Last week, the Centers for Disease Control and Prevention issued new guidelines that strongly supported schools reopening this academic year, arguing children learn best when they are physically in their classrooms.

But many local leaders said the health risks are too great. Although children do not get particularly sick from COVID-19, less is known about how much they can spread it to others, raising worry about the health of teachers and school employees.

Further reflecting the disproportionate impact of the coronavirus pandemic on communities of colour, 91 percent said they are either “very worried” or “somewhat worried” about their child getting sick with coronavirus if they return to school this school year, compared with 55 percent of white parents, according to the KFF poll published on Monday.

Olivia Chan's father helps her with a new mask she received during a graduation ceremony for her Pre-K class in front of Bradford School in Jersey City, N.J. School districts that plan to reopen class

Olivia Chan’s father helps her with a new mask she received during a graduation ceremony for her Pre-K class in front of Bradford School in Jersey City [File: Seth Wenig/AP Photo]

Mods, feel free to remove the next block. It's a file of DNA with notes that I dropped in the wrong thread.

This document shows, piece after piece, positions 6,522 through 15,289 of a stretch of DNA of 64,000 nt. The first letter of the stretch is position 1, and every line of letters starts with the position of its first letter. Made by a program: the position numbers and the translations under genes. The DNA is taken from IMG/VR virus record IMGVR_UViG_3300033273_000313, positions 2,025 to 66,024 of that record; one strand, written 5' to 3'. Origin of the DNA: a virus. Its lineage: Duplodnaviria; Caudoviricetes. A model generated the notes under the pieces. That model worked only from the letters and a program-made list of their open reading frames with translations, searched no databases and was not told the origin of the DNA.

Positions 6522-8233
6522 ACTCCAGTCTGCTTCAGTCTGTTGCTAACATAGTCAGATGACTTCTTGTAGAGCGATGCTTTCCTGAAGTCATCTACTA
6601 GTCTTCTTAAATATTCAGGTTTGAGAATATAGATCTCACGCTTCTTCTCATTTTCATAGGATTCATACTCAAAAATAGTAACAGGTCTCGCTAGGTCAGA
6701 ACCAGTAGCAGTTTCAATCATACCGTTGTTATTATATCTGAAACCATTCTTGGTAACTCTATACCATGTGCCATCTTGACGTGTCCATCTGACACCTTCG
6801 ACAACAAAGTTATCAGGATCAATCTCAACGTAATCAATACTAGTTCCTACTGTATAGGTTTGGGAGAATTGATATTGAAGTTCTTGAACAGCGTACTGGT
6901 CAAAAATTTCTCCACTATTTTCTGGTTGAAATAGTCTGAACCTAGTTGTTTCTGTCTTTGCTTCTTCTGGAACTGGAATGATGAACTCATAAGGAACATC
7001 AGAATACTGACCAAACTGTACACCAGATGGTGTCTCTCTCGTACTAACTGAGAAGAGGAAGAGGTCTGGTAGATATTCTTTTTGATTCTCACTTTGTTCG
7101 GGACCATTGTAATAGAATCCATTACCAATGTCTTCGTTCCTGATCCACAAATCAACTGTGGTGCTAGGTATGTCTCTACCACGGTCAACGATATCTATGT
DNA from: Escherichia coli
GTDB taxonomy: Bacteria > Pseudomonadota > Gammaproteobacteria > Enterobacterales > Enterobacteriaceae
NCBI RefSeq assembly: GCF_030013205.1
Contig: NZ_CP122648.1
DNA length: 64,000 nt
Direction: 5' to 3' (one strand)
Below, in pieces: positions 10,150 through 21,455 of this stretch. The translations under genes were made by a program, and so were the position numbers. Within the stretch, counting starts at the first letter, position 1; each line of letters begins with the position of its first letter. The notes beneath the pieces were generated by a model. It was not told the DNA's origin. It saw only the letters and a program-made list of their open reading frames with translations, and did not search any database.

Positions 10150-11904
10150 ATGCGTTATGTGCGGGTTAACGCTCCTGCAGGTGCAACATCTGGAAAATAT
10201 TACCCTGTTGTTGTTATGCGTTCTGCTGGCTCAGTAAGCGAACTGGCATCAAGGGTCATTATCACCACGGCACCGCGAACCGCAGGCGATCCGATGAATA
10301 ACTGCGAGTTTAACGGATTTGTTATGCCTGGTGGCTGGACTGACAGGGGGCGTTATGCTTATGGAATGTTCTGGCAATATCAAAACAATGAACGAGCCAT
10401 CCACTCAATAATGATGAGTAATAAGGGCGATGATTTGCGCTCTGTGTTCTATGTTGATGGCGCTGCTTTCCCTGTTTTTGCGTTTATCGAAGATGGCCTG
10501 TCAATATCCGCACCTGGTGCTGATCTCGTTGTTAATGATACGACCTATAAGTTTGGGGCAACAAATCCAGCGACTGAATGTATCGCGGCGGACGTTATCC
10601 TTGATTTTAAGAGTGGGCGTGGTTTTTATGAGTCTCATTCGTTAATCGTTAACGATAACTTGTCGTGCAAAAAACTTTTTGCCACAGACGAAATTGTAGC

And 73 percent of parents of colour are worried about their children falling behind academically, while 65 percent of parents of colour were worried losing income if they cannot go to work, compared with 41 percent of white parents. 

There is also evidence that learning loss will probably be greatest among Black and Latino students, who are less likely to have access to high-quality remote learning or to a conducive learning environment, such as a quiet space, their own devices, high-speed internet and parental supervision.

According to an analysis by McKinsey, students will likely lose on average 6.8 months of learning if in-class instruction does not resume until January 2021. But Black students may fall behind by 10.3 months and Latino students by 9.2 months.